7
Electric family SUV has the same battery as its cheaper sibling but gains an extra motor. Does it deliver?
6 September 2021

What is it?

This is the one that counts for Audi. If the brand is to make a real stab at electrification, the Q4 E-tron needs to be the car doing the heavy lifting. We’ve driven the lower-powered, rear- driven Audi Q4 E-tron 40 before, so now it’s the turn of the pricier 50 Quattro.

Audi’s cousin of the Skoda Enyaq iV and Volkswagen ID 4 in this form gets a 77kWh battery (as in the 40) and two motors, together offering up 295bhp and 339lb ft. The healthy 94bhp uptick over the 40 means the 50 Quattro is 1.3sec quicker from 0-62mph, in part thanks to its small front motor giving all-wheel traction.

The flip side is a range of 291 miles, which is 25 miles down on that of the 40 and a massive 88 miles down on the Ford Mustang Mach-E Extended Range, if on par with the Polestar 2.

A flat floor and wheels pushed right out into the corners combine to provide plenty of room, and the three-stack dashboard arrangement looks smart. But – shock horror! – some of the interior feels a bit flimsy, especially on the steering wheel. Here, Audi’s switchgear no longer has that survive-anything feel about it.

What's it like?

Some polish is lacking from the way it drives, too. The ride is well controlled and never coarse, but for where this car is aimed, it’s too firm, shuffling between bump to bump rather than flowing over them. That’s possibly due to our car’s lack of adaptive dampers, as previous Q4s we’ve driven had this option fitted. Still, it’s missing the sophistication we’ve come to expect from Audi.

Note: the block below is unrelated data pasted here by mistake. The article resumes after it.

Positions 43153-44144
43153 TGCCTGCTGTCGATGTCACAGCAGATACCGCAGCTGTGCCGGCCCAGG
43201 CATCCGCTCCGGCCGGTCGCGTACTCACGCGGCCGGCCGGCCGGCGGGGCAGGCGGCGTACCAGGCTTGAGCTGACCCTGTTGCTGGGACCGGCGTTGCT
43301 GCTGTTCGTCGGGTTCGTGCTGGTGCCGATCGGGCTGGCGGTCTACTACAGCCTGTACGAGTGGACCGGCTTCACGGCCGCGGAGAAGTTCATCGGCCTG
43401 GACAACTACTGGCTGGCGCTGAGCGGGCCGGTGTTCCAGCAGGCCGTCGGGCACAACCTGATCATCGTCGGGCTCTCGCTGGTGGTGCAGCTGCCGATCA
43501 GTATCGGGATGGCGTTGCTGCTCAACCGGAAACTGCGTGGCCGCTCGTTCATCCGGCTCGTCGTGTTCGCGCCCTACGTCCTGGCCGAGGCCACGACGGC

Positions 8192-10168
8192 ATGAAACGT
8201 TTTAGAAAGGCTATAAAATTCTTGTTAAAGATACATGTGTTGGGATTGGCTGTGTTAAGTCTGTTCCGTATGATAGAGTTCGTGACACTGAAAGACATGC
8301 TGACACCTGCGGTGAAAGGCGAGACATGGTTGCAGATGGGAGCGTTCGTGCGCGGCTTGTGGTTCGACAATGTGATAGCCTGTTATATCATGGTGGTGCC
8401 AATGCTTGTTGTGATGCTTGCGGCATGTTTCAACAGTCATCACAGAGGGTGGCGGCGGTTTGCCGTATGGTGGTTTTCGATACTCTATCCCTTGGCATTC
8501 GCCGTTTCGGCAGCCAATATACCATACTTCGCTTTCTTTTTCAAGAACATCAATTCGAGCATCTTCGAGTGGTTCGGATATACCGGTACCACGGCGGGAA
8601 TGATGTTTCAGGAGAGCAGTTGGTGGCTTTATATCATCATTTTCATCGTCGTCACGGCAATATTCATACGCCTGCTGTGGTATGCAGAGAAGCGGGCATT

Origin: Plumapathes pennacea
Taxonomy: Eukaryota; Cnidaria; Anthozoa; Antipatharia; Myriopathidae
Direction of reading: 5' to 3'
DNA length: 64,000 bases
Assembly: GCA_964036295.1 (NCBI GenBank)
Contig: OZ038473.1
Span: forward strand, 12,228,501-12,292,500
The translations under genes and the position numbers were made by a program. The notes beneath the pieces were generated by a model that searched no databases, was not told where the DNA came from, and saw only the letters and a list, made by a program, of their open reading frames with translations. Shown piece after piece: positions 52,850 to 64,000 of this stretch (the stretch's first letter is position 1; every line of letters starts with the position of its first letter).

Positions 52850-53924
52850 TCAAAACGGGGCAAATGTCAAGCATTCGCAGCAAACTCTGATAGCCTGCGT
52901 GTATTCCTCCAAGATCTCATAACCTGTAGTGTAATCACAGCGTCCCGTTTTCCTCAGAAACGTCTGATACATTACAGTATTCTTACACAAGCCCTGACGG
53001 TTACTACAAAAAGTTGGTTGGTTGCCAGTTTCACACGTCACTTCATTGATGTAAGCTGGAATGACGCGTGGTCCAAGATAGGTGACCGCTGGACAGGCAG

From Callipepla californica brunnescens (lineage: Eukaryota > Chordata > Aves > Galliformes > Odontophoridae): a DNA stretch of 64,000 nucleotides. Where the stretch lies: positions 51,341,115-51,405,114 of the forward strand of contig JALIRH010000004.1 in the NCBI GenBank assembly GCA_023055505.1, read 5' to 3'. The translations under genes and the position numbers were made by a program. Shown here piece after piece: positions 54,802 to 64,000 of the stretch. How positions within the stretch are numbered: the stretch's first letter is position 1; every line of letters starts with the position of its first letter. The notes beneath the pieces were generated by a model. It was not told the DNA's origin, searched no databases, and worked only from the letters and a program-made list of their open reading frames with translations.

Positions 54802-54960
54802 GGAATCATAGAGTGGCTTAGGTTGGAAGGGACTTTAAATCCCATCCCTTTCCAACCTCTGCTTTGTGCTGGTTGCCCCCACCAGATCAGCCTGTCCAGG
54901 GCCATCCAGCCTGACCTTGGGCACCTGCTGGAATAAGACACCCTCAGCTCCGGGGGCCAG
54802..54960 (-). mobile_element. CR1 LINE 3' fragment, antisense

At least the 50 Quattro delivers the sort of ‘in-gear’ punch that makes 50-70mph overtaking easy, never running out of puff at such speeds.

And refinement is excellent, with the sort of wind noise isolation that lives up to the punchy sticker price.

The real-world range isn’t far off what Audi states, either: we matched the claimed efficiency of 3.3 miles per kWh on a mixed-roads journey.

Back to top

Should I buy one?

The biggest problem for the Q4 is its aforementioned cousins. It doesn’t feel special enough to justify the premium badge or price, and besides, this more potent powertrain isn’t exclusive to Audi.

Given this, it will be interesting to see how Audi attempts to redefine ‘premium’ over the next few years.

Join the debate

Comments
4
Add a comment…
xxxx 9 September 2021

A good an example of less is more.

AddyT 6 September 2021

From someone who has always been hugely into cars for pretty much my whole life, I have not kept up with any of these new electric cars whatsoever. I have absolutely no interest in them nor the Governments alleged wish to have only these cars on sale (as new cars) by 2030. Nor will I ever be buying one. We don't even have the infrastructure to support everyone in an electric car but that's another conversation for another day. All I know is I'll be driving ICE cars until I am no longer fit to drive. May sound like a stubborn old man....I'm not, I'm 37. 

Badgerr 23 September 2021

That's a shame.  You should give them a go.  The performance is so much better that many ICE cars, and the running costs are so much cheaper.  So glad I made the switch, and can't see why I would ever want to go back.

bol 6 September 2021

Audi defines quality with quilted effect leather upholstery and lots of shiny gewgaws. The same way I define naff.